The old dame had such large teeth that the girl felt frightened and wanted to run away, but the old woman called after her:
`What are you afraid of, dear child? Stay with me and be my little maid, and if you do your work well I will reward you handsomely; but you must be very careful how you make my bed--you must shake it well till the feathers fly; then people in the world below say it snows, for I am Mother Holle.'
She spoke so kindly that the girl took heart and agreed readily to enter her service. She did her best to please the old woman, and shook her bed with such a will that the feathers flew about like snow-flakes; so she led a very easy life, was never scolded, and lived on the fat of the land. But after she had been some time with Mother Holle she grew sad and depressed, and at first she hardly knew herself what was the matter. At last she discovered that she was homesick, so she went to Mother Holle and said:
`I know I am a thousand times better off here than I ever was in my life before, but notwithstanding, I have a great longing to go home, in spite of all your kindness to me. I can remain with you no longer, but must return to my own people.'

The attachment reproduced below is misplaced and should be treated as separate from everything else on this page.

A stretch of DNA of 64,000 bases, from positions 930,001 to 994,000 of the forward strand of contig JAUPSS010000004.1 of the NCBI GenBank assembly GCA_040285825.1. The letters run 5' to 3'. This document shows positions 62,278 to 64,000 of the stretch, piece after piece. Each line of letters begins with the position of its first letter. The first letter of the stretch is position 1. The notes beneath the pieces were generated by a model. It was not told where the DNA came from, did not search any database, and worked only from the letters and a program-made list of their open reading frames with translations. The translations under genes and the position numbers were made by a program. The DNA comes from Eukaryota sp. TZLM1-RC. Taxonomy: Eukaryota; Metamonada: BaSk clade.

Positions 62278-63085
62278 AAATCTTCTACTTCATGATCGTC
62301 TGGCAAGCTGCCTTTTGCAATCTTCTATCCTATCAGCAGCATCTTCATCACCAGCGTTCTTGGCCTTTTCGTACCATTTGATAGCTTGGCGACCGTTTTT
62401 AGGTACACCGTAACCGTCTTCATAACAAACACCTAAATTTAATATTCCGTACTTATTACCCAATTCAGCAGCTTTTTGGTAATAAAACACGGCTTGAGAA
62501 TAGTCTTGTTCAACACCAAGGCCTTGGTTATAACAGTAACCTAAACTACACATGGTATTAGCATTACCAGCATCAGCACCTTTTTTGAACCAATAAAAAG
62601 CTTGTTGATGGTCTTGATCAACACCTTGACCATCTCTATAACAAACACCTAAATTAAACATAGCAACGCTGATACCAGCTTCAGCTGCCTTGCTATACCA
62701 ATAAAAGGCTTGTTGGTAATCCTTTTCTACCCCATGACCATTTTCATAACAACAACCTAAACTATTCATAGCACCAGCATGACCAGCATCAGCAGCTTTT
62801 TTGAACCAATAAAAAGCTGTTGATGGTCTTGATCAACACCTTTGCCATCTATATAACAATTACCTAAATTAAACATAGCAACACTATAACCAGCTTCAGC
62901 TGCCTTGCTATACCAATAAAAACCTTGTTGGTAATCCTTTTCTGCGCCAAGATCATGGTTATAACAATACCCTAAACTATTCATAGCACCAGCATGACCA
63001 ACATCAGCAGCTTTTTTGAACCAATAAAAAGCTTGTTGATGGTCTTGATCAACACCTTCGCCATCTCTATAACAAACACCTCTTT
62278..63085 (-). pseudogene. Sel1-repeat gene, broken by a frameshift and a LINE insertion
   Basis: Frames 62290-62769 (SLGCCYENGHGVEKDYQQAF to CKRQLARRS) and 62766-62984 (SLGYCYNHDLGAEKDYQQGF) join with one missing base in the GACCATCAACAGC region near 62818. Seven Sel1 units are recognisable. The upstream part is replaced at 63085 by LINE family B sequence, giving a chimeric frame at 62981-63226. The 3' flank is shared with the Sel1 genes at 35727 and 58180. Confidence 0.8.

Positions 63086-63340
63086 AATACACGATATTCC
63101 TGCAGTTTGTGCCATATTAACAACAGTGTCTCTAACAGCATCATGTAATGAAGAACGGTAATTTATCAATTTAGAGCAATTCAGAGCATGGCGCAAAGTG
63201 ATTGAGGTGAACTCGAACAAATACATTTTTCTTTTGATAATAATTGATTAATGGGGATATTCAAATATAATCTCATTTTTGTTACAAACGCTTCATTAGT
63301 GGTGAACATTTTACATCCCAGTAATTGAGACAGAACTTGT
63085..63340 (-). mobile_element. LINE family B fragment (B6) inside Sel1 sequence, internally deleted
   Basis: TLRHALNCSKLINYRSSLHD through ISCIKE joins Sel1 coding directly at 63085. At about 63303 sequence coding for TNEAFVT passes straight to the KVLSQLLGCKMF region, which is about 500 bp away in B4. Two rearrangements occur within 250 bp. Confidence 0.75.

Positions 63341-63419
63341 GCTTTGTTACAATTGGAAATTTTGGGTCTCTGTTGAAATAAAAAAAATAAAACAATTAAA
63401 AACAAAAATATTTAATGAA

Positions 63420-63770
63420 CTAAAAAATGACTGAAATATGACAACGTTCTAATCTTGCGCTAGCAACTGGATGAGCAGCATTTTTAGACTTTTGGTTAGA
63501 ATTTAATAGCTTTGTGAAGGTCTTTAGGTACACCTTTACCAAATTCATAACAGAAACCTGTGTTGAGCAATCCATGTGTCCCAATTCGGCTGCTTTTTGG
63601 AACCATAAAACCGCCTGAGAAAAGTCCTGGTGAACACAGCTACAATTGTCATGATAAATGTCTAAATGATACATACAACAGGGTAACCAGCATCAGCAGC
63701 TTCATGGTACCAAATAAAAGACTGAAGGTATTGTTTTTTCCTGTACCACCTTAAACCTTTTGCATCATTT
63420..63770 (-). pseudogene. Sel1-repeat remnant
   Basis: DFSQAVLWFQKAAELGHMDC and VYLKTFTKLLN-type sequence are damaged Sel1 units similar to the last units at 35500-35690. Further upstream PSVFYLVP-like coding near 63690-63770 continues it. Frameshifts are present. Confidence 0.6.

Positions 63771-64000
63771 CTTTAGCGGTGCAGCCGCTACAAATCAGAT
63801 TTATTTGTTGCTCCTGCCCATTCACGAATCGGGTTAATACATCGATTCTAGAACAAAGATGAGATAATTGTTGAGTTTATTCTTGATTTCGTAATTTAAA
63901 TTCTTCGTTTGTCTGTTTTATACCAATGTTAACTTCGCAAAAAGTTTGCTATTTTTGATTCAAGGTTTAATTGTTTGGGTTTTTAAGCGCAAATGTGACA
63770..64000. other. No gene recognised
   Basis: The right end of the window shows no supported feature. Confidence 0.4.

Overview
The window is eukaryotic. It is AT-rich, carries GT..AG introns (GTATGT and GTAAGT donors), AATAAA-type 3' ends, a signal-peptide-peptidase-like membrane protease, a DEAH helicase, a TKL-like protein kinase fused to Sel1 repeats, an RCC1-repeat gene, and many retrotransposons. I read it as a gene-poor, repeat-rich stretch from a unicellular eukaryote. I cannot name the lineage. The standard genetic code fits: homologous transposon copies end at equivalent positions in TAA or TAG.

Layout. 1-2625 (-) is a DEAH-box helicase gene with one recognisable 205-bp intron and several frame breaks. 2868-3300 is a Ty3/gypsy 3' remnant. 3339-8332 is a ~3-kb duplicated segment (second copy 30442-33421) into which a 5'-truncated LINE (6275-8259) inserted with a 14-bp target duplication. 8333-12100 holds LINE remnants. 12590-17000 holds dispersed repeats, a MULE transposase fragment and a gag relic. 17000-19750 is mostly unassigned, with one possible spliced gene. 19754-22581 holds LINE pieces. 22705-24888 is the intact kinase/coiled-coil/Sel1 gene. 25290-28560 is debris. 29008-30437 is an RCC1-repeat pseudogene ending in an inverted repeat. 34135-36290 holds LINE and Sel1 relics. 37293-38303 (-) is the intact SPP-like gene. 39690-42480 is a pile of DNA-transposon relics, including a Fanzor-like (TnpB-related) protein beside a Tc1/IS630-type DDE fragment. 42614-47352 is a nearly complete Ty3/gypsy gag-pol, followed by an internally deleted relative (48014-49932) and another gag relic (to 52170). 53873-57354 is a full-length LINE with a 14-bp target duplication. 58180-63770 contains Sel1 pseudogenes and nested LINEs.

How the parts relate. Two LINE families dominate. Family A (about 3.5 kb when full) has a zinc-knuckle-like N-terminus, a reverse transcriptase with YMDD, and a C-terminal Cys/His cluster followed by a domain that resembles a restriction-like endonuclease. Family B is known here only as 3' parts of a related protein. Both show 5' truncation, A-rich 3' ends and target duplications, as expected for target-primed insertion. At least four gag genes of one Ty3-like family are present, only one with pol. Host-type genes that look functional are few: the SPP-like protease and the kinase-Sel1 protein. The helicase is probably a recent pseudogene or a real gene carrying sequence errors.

`Your desire to go home pleases me,' said Mother Holle, `and because you have served me so faithfully, I will show you the way back into the world myself.'
So she took her by the hand and led her to an open door, and as the girl passed through it there fell a heavy shower of gold all over her, till she was covered with it from top to toe.
`That's a reward for being such a good little maid,' said Mother Holle, and she gave her the spindle too that had fallen into the well. Then she shut the door, and the girl found herself back in the world again, not far from her own house; and when she came to the courtyard the old hen, who sat on the top of the wall, called out:
`Click, clock, clack, Our golden maid's come back.'
Then she went in to her stepmother, and as she had returned covered with gold she was welcomed home.